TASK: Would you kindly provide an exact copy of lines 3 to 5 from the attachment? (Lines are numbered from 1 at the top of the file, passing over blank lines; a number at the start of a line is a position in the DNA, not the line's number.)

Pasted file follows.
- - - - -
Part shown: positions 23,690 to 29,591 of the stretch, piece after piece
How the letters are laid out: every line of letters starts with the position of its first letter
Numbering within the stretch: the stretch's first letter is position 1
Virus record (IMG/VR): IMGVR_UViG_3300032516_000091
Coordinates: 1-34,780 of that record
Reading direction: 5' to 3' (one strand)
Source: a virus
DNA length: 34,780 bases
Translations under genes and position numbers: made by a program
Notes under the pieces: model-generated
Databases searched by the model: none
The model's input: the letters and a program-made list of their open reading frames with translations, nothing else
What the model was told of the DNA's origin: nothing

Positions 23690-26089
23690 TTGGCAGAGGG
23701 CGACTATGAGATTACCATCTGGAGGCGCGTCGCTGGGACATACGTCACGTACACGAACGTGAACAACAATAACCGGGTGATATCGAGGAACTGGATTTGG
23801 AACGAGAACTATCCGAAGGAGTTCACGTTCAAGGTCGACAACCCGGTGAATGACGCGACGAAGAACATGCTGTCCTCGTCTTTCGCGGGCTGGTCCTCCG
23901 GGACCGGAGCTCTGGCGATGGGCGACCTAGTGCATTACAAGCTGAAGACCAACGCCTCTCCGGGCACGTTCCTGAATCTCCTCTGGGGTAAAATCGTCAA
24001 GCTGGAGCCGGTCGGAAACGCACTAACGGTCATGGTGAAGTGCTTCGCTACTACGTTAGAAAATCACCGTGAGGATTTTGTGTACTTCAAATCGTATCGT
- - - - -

Numbering within the stretch: the stretch's first letter is position 1
Virus record (IMG/VR): IMGVR_UViG_3300032516_000091
Coordinates: 1-34,780 of that record